Juwan Staten Waiting for Chance to Contribute at WVU - WVU Football, WVU Basketball, News - Mountaineer Sports

Juwan Staten Waiting for Chance to Contribute at WVU


Juwan Staten knew when he made the decision to leave Dayton after one season and venture off to Morgantown that he would have to get used to a seat on the bench.

He was well aware that for an entire year, his view of competitive basketball outside of practice would be on the sideline. But being aware of that fact did not prepare him for actually experiencing it.

Staten joined some of his new Mountaineers teammates in summer league games and was able to run out on the famed carpet to greet fans at Mountaineer Madness to kick off the season. When the team suited up for an exhibition game against Northern Kentucky, though, he got his first taste of exactly what the NCAA's transfer regulations would mean for him in year one of WVU basketball.

"That first game was rough," Staten said in an interview for The Bob Huggins Show. "Just watching them prepare for the game, walking into the locker room, seeing everyone's jersey hanging up except for mine and Aaric's [Murray, a La Salle transfer], it was rough. After about game six or seven, I kind of got used to it and just began to get more vocal on the bench."

He had little choice. If Staten would make an impact for West Virginia, it would be each day in practice and then from his seat at the far end of the team bench in games. Becoming vocal was done out of necessity, but it ultimately proved to be positive both for the team as well as him personally.

"Sometimes the guys are looking at me and asking certain things about the game, I just embraced the role and tried to be the best cheerleader I could be. I tried to outdo the cheerleaders," he says. "I just wanted them to know that I was there for them and that I had their back."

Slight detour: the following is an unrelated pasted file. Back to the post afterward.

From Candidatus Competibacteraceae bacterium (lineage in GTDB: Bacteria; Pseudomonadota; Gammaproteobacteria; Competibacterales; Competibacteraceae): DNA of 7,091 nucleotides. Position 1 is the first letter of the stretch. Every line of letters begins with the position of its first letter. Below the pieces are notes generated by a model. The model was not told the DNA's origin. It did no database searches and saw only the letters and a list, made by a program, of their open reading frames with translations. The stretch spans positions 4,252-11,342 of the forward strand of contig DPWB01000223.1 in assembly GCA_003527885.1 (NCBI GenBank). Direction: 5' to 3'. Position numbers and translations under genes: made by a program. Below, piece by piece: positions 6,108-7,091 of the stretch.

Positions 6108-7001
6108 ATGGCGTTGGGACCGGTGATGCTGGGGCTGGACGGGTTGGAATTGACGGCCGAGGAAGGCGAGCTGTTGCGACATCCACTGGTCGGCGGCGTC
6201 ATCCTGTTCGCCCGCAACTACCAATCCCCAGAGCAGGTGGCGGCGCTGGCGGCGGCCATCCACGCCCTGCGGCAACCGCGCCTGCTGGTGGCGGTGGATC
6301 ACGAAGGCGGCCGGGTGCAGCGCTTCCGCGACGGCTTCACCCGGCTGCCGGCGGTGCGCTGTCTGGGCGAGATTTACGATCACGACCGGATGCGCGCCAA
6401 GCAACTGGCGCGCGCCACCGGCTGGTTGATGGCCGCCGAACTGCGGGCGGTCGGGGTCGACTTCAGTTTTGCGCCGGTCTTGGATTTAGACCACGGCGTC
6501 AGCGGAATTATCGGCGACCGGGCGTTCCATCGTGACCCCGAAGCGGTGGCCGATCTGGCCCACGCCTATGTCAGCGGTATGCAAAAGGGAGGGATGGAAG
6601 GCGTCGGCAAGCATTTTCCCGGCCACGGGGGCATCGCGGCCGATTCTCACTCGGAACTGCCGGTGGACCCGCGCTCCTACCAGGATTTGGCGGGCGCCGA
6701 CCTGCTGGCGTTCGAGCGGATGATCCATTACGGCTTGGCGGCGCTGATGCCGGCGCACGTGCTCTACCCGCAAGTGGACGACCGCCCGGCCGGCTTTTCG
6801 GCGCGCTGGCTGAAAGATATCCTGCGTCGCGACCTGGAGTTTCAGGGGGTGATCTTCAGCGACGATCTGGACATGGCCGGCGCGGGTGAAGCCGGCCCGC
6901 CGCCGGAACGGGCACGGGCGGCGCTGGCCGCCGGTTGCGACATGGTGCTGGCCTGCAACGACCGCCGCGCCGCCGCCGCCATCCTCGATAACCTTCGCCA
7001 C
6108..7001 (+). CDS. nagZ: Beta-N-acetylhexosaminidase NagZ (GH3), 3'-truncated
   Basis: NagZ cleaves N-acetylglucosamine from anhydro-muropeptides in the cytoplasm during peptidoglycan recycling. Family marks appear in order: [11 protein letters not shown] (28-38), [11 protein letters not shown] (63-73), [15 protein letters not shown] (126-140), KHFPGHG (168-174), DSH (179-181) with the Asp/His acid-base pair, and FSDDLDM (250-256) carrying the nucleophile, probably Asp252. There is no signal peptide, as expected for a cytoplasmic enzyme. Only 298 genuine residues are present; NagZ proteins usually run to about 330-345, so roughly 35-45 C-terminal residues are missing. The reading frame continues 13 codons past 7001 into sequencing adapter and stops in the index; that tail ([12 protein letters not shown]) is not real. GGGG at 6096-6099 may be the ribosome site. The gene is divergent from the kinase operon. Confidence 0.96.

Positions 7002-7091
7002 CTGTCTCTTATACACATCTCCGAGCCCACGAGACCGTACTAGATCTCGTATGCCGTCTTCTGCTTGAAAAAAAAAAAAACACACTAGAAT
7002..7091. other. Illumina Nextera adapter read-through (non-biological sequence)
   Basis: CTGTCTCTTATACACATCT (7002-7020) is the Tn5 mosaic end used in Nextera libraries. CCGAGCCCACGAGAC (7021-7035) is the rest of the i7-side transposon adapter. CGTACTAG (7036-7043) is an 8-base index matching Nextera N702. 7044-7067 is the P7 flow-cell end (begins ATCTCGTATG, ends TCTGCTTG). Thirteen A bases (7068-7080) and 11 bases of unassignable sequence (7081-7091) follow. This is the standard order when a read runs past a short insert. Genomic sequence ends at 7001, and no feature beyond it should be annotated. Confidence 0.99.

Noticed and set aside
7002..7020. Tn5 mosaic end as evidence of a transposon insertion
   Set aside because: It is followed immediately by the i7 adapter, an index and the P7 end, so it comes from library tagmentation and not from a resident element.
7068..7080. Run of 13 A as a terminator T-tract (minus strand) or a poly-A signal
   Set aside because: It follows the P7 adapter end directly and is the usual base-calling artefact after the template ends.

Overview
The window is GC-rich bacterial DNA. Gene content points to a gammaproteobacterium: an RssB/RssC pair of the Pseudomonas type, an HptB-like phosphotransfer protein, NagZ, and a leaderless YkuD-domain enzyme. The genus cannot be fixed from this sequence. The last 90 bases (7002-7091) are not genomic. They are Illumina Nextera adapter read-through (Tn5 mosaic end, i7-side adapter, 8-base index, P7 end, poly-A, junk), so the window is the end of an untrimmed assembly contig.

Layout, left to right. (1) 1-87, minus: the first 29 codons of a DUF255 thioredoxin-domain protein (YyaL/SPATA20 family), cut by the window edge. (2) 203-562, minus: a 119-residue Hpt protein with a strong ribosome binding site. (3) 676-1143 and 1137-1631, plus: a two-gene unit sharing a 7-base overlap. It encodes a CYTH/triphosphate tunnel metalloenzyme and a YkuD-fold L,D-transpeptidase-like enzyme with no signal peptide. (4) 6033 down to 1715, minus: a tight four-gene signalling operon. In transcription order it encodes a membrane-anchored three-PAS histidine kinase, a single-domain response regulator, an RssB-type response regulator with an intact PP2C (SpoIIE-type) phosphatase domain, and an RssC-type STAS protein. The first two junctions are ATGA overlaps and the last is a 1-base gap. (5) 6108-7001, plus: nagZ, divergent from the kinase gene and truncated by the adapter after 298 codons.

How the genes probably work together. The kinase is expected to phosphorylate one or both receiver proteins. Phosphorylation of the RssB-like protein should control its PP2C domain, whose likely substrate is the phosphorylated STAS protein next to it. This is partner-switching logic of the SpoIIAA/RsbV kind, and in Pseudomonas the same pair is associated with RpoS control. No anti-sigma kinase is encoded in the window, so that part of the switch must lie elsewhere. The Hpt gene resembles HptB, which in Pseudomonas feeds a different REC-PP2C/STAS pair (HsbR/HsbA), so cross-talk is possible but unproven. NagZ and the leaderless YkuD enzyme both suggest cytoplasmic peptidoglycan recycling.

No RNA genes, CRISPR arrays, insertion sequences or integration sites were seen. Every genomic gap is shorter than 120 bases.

No competitor likes the sound of getting mental reps, but he was able to view the game from a perspective that he hadn't gotten many minutes of since he first picked up a basketball.

With two freshman guards eager to learn and thrust into significant action from day one, Staten became a teacher. His one year of collegiate experience with the Flyers gave his advice credibility and the coaching staff welcomed his pointers as extra assistance.

With senior Truck Bryant's departure, Staten will be counted on to translate his teaching to an on-court variety while continuing to mentor Jabarie Hinds and Gary Browne, two players he feels will made real strides over the coming months.

"That's really where I made my large gains, was between the offseason," says Staten. "Over the offseason, I was able to work on things that I knew would happen in the game, so I think that's what will happen with them and they'll have a better season next season."

Of course, he expects that he will contribute and help the team progress even with the losses of both Bryant and Kevin Jones.

"I bring speed to the game, I'm able to score if I need to, pass if I need to, just be an all-around player and do whatever I need to do to help my team win," he says.

It had to eat at him in those close finishes, watching helplessly as the team failed to come away with a win for various reasons. He points to inexperience and to the inability to play hard for all 40 minutes.

Just as guilty in many games was the lack of scoring and the excruciating shooting woes that plagued the Mountaineers often, even in victory.

Staten can make electrifying plays with the ball in his hands and likes to dribble drive before either kicking it out to an open teammate or finishing to the glass on his own, but he also hopes to add a spark with his jumper.

"This season, sitting out, I just worked on shooting," says Staten. "That's been a big thing with me and the coaches is just shooting, shooting, shooting – getting a lot of repetition and just making sure I'm shooting the ball the right way. I would say that I've definitely improved a lot in that area and that's something that I'll be adding to my game next season."

He came to WVU for many reasons. He wanted better competition, a bigger school, a tough coach and a system that played to his strengths. He believes he has found exactly what he set out for when he signed with the Mountaineers and knowing that he will finally get a chance to prove the good fit in a few months' time has him brimming with excitement.

"I don't even think words can explain how excited I am," Staten says with a smile. "We always laugh and joke about dances or anything I'm going to do after I score my first basket, but I really don't know. I'm so excited, I just can't wait. I know it's still a long way from now, but I'm just excited."

The next time the Mountaineers play a game that actually counts, Staten will be there, shedding his warm-ups to reveal a jersey that has been collecting dust.

Just a few more months.

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